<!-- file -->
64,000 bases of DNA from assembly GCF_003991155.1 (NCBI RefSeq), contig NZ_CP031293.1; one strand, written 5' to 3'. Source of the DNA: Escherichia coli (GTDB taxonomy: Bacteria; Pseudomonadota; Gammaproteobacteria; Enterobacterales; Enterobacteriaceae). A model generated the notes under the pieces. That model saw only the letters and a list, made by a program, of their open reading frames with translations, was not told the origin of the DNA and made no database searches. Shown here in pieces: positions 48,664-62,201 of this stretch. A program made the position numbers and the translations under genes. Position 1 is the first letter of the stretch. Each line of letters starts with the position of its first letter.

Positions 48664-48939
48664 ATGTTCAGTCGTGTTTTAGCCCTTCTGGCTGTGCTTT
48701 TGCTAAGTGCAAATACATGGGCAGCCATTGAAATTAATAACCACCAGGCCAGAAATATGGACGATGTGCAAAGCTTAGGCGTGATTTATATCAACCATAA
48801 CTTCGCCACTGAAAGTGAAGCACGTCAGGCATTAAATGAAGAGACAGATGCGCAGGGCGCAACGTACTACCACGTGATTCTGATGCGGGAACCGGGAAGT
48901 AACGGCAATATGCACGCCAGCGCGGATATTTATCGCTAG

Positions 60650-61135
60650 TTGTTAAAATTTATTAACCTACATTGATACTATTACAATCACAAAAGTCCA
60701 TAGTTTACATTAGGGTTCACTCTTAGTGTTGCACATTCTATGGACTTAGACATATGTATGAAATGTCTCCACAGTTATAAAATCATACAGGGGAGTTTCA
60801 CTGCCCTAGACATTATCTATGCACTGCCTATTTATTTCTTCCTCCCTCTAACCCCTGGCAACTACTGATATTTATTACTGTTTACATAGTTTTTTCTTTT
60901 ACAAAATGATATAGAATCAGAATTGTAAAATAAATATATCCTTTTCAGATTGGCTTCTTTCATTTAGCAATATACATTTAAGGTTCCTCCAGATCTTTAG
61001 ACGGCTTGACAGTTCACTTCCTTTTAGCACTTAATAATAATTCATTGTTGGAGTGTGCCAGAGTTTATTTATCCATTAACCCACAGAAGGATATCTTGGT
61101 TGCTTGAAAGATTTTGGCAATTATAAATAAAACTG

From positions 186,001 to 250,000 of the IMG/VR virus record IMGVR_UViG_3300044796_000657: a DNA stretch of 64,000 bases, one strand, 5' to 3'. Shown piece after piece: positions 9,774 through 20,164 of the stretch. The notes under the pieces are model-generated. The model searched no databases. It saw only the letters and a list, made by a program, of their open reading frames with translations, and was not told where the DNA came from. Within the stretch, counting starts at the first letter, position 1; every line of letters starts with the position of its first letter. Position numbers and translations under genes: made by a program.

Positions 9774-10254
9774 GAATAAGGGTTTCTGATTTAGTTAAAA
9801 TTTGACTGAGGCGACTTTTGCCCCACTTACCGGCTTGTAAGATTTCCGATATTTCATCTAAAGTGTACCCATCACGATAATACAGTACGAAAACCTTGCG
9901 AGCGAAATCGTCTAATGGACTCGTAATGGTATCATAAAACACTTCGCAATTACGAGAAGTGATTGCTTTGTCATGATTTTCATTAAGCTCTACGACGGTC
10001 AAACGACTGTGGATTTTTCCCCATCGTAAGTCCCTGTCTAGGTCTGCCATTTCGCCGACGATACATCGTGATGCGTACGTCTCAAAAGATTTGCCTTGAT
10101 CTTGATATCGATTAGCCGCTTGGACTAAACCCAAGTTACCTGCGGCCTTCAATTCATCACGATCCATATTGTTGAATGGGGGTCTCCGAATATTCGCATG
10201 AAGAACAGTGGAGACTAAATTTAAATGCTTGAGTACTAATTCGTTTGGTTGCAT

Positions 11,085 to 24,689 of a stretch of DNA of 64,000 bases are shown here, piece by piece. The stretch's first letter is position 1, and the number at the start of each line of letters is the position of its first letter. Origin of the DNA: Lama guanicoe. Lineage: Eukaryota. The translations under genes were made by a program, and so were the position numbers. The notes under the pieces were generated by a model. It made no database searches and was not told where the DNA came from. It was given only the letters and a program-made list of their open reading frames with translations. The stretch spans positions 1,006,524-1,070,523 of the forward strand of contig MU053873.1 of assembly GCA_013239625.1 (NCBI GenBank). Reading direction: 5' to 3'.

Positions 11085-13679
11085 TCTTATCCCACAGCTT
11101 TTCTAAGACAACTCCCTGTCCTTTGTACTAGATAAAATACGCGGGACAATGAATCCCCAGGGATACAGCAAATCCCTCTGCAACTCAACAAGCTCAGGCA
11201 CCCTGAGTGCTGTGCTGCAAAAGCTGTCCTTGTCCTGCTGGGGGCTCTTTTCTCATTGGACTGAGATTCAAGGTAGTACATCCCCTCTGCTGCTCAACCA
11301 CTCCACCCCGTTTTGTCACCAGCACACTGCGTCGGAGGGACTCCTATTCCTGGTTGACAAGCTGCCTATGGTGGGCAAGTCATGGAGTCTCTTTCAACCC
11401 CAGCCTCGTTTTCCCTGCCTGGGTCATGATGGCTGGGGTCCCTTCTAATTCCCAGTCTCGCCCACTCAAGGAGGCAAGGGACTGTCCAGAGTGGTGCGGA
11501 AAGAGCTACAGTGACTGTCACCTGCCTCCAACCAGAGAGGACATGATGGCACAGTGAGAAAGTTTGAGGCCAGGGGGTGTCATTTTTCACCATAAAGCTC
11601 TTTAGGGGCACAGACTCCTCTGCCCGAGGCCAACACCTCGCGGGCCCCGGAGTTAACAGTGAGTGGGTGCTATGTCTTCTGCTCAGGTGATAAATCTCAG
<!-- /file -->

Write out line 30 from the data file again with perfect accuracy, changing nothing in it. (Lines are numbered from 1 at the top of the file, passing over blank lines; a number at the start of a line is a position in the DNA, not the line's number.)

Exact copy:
11601 TTTAGGGGCACAGACTCCTCTGCCCGAGGCCAACACCTCGCGGGCCCCGGAGTTAACAGTGAGTGGGTGCTATGTCTTCTGCTCAGGTGATAAATCTCAG